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Title: Effects of incubation time and arsenic load on arsenic bioaccessibility in three Florida soils amended with sodium arsenate
Authors: Datta, Rupali K. 
Sarkar, Dibyendu 
Makris, Konstantinos C. 
Keywords: Arsenic (As);Soil;Bioaccessibility
Category: Earth and Related Environmental Sciences
Field: Natural Sciences
Issue Date: 2007
Publisher: Elsevier Ltd.
Source: Developments in Environmental Science, 2007, Volume 5, Pages 327–343
Abstract: The potential for human exposure to arsenic (As), a group A carcinogen, has increased tremendously due to the encroachment of suburban areas into former agricultural lands, where arsenical pesticides were used extensively prior to the 1990s. Soil ingestion is the no. 1 route of As exposure, attributable to incidental hand-to-mouth activities by children in playgrounds or house yards having As-contaminated soil. Previous studies have shown that As bioaccessibility in soils is mostly a function of their physicochemical properties. We selected three Florida soils covering a wide range in chemical properties, such as, Fe/Al hydroxides, organic matter, and Ca/Mg content, which are most likely to influence As bioavailability. The soils were amended with sodium arsenate pesticide at loads ranging from 45 to 450 mg As per kg, and subsequently incubated up to 12 months. The overall objectives of this study were to evaluate the effects of incubation time and As load on soil speciation, hence bioaccessibility of As. Results showed a reduction in the water-soluble, and plant-available (water+NH4Cl-extractable) As fractions of the three soils after four months of incubation, which remained unchanged up to 12 months. This reduction with time was accompanied by a concurrent increase in the NaOH-extractable As fraction, suggesting As sorption by amorphous Fe/Al hydroxides could decrease As bioaccessibility. The effect was most pronounced for the Pahokee Muck soil, which had the greatest amount of amorphous Fe/Al hydroxides (2000 mg kg−1) of all soils. Arsenic associated with the water- and plant-available As fractions is most bioaccessible as indicated by the significant (α=0.05) correlation between the water-soluble, plant-available, and the in-vitro bioaccessible As fraction in the soils. The NaOH-extractable As fraction was negatively correlated with the in-vitro bioaccessible As fraction, suggesting that the presence of Fe/Al hydroxides could decrease As lability in soils.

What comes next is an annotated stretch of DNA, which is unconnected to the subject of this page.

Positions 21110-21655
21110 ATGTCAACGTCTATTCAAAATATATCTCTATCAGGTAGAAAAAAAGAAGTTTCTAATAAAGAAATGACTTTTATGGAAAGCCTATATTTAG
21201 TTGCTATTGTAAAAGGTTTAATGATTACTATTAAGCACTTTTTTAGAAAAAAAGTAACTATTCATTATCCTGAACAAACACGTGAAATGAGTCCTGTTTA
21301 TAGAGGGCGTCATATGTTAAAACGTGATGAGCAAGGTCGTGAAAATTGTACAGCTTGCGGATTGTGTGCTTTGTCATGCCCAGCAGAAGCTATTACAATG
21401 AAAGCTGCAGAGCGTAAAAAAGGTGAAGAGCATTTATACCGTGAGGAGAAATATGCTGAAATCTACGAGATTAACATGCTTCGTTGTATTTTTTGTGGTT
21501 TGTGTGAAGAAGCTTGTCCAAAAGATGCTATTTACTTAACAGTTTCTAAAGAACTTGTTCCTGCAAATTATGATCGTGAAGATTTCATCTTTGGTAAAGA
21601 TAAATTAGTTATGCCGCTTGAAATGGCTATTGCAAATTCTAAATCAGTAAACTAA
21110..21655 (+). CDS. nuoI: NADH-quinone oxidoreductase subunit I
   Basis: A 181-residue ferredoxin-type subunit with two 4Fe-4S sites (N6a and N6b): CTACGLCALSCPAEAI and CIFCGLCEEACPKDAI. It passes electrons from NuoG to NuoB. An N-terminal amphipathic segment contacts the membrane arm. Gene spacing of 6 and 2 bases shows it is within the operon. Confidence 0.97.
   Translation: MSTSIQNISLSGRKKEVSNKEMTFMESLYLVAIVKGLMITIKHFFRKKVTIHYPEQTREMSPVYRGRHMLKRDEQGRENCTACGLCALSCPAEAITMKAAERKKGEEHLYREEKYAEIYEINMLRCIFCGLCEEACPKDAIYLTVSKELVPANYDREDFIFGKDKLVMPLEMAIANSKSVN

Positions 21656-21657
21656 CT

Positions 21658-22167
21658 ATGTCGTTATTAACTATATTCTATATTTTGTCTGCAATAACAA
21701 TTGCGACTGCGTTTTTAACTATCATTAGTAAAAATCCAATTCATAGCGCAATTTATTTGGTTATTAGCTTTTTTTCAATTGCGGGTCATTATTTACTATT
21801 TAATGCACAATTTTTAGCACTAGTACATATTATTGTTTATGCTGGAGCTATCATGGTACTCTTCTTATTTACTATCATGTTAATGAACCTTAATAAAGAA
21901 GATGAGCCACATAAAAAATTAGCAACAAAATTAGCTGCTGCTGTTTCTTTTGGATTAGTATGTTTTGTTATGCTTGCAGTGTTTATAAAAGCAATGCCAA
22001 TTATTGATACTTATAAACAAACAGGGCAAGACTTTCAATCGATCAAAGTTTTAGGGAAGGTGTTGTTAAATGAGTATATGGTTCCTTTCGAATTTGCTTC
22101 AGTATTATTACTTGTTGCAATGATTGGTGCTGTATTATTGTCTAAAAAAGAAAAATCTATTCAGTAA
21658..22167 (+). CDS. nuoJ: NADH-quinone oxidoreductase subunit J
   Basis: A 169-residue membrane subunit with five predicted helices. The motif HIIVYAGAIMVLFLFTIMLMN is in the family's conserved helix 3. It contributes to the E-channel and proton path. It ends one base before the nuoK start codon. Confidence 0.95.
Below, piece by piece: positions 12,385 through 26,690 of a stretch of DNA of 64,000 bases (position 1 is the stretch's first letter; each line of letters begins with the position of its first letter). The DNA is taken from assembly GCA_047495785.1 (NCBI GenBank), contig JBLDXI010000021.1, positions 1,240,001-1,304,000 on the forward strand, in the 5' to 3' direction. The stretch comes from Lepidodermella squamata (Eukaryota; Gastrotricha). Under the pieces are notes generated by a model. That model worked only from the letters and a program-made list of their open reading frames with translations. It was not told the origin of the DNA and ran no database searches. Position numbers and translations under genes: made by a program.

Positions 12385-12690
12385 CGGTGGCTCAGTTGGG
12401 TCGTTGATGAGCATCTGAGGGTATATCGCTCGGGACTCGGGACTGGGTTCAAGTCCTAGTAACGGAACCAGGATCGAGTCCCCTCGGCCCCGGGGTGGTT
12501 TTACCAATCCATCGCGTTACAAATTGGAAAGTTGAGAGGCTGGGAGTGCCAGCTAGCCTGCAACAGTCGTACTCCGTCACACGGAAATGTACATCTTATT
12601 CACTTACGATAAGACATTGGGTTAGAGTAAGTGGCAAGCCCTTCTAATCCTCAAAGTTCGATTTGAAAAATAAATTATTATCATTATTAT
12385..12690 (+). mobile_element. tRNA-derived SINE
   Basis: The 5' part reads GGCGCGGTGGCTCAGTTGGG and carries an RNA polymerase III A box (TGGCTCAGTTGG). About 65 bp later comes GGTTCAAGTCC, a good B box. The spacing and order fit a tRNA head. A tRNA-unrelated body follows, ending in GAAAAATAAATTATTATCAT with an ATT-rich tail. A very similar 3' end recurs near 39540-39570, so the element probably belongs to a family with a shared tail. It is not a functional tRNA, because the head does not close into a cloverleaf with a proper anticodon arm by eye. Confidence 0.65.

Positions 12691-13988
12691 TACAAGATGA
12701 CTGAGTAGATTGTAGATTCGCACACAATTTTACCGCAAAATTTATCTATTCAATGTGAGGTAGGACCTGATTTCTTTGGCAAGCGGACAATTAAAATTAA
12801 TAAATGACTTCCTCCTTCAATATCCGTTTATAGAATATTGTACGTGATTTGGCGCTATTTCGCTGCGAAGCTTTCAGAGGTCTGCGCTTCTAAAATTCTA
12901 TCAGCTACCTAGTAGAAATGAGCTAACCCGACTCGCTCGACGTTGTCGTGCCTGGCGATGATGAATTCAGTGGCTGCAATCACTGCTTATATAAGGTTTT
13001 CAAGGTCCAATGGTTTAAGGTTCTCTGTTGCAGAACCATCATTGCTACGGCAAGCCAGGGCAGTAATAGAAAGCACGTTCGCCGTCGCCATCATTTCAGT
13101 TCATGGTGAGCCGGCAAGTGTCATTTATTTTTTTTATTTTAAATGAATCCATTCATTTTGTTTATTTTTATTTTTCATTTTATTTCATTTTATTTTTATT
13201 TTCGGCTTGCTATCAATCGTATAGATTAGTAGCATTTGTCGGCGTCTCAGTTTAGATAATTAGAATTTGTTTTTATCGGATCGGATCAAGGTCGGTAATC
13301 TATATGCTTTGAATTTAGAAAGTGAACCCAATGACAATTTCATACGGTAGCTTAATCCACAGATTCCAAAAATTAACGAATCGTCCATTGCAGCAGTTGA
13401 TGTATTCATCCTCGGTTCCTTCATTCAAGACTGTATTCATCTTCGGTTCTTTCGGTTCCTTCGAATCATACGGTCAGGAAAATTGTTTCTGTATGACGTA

ISBN: 978-0-08-046522-7
Rights: © Elsevier Ltd.
Type: Book Chapter
Appears in Collections:Κεφάλαια βιβλίων/Book chapters

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